- V Bomber Command, November 1942 (attached to 310th Bombardment Wing, 31 May – 3 September 1944; 15 January – 23 November 1945)
- Far East Air Forces, 23 November 1945 – 27 January 1946
- Strategic Air Command, 1 July 1947 – 6 September 1948
- 90th Bombardment Wing, 2 January 1951 – 16 June 1952
- 90th Missile Wing (later 90th Space Wing 90th Missile Wing), 1 September 1991 – present
- 10th Reconnaissance Squadron (later 400th Bombardment Squadron, 400th Missile Squadron), 15 April 1942 – 27 January 1946; 1 July 1947 – 6 September 1948; 2 January 1951 – 16 June 1952 (attached to 90th Bombardment Wing after 14 February 1951); 1 September 1991 – 19 September 2005
- 37th Rescue Squadron (later 37th Rescue Flight, 37th Helicopter Flight, 37 Helicopter Squadron), 1 February 1993 – 6 January 2015 (attached to 20th Air Force Helicopter Operations Group after 1 August 2014)
- 90th Operations Support Squadron, 1 September 1991 – present
- 319th Bombardment Squadron (later 319 Missile Squadron), 15 April 1942 – 27 January 1946; 1 July 1947 – 6 September 1948; 2 January 1951 – 16 June 1952 (attached to 90th Bombardment Wing after 16 February 1951); 1 September 1991 – present
- 320th Bombardment Squadron (later 320 Missile Squadron), 15 April 1942 – 27 January 1946; 1 July 1947 – 6 September 1948; 2 January 1951 – 16 June 1952(attached to 90th Bombardment Wing after 16 February 1951); 1 September 1991 – present
- 321st Bombardment Squadron (later 321 Missile Squadron), 15 April 1942 – 27 January 1946; 1 July 1947 – 6 September 1948; 2 January 1951 – 16 June 1952(attached to 90th Bombardment Wing after 16 February 1951); 1 September 1991 – present
Aircraft and missiles
- Consolidated B-24 Liberator, 1942–1945
- Boeing B-29 Superfortress, 1951
- LGM-30G Minuteman III, 1991–present
- LGM-118A Peacekeeper, 1991–2005
- Bell UH-1 Huey, 1993–2015
Awards and campaigns
|Distinguished Unit Citation||November 1942-23 January 1943||Papua, 90th Bombardment Group|
|Distinguished Unit Citation||13 and 15 September 1943||New Guinea, 90th Bombardment Group|
|Air Force Outstanding Unit Award||[1 September] 1991 – 31 July 1993||90th Operations Group|
|Air Force Outstanding Unit Award||1 October 1994 – 30 September 1995||90th Operations Group|
|Air Force Outstanding Unit Award||1 September 1996 – 31 August 1998||90th Operations Group|
|Air Force Outstanding Unit Award||1 October 1999 – 30 September 2000||90th Operations Group|
|Air Force Outstanding Unit Award||1 January 2001 – 31 December 2001||90th Operations Group|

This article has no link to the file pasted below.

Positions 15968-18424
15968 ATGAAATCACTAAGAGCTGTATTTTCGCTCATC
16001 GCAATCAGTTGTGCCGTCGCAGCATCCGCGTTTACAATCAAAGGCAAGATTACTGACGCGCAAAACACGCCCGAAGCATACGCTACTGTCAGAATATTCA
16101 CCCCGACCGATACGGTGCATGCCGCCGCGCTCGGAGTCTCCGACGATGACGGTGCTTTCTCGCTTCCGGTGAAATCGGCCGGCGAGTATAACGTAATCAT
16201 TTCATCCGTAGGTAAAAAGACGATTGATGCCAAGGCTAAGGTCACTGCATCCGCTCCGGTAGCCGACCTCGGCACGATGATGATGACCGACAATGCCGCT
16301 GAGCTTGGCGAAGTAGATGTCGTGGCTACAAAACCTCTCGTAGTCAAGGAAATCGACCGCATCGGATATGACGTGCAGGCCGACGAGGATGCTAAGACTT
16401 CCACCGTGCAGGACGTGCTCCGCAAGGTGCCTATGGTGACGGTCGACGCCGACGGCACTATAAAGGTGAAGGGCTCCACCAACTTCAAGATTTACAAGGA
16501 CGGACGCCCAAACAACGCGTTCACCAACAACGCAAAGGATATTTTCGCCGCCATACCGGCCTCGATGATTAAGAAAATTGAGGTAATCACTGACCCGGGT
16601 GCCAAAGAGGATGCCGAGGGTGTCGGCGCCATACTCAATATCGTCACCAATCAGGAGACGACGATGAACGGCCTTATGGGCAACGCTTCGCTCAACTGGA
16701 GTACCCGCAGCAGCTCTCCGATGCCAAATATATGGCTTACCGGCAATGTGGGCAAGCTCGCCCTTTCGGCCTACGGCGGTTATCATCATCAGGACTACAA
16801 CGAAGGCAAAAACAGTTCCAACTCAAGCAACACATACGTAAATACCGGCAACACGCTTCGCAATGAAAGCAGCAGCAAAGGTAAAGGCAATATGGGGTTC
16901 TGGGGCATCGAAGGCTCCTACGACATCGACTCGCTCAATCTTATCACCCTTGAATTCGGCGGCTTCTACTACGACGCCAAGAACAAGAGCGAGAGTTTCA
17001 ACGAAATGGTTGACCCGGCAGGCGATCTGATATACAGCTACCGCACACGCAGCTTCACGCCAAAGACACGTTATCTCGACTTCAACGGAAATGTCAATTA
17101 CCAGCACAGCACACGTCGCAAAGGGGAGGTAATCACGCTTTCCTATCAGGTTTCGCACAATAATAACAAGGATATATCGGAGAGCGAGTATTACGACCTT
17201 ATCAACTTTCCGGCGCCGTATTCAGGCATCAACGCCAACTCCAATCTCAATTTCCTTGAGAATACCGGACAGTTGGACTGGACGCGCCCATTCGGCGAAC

|Air Force Outstanding Unit Award||1 October 2003 – 30 September 2005||90th Operations Group|
|Air Force Outstanding Unit Award||1 October 2005 – 30 September 2007||90th Operations Group|
|Air Force Outstanding Unit Award||1 October 2007 – 30 September 2008||90th Operations Group|
|Philippine Republic Presidential Unit Citation||17 October 1944 – 4 July 1945||90th Bombardment Group|
. Philippine Presidential Unit Citation (WWII).
|Guadalcanal||November 1942-21 February 1943||90th Bombardment Group|
|Papua||November-23 January 1943||90th Bombardment Group|
|Northern Solomons||23 February 1943 – 21 November 1944||90th Bombardment Group|
|Bismarck Archipelago||15 December 1943 – 27 November 1944||90th Bombardment Group|
|New Guinea||24 January 1943 – 31 December 1944||90th Bombardment Group|
|Leyte||17 October 1944 – 1 July 1945||90th Bombardment Group|
|Luzon||15 December 1944 – 4 July 1945||90th Bombardment Group|
|Southern Philippines||27 February 1945 – 4 July 1945||90th Bombardment Group|
|China Defensive||November 1942-4 May 1945||90th Bombardment Group|
|China Offensive||5 May 1945 – 2 September 1945||90th Bombardment Group|
|Air Offensive, Japan||November 1942-2 September 1945||90th Bombardment Group|
|Western Pacific||17 April 1944 – 2 September 1945||90th Bombardment Group|
- United States Army Air Forces in Australia
- B-24 Liberator units of the United States Army Air Forces
- List of B-29 Superfortress operators
- This emblem was also used as the group tail marking. Each squadron in the group used the emblem with the squadron color as the background. Watkins, pp. 86–87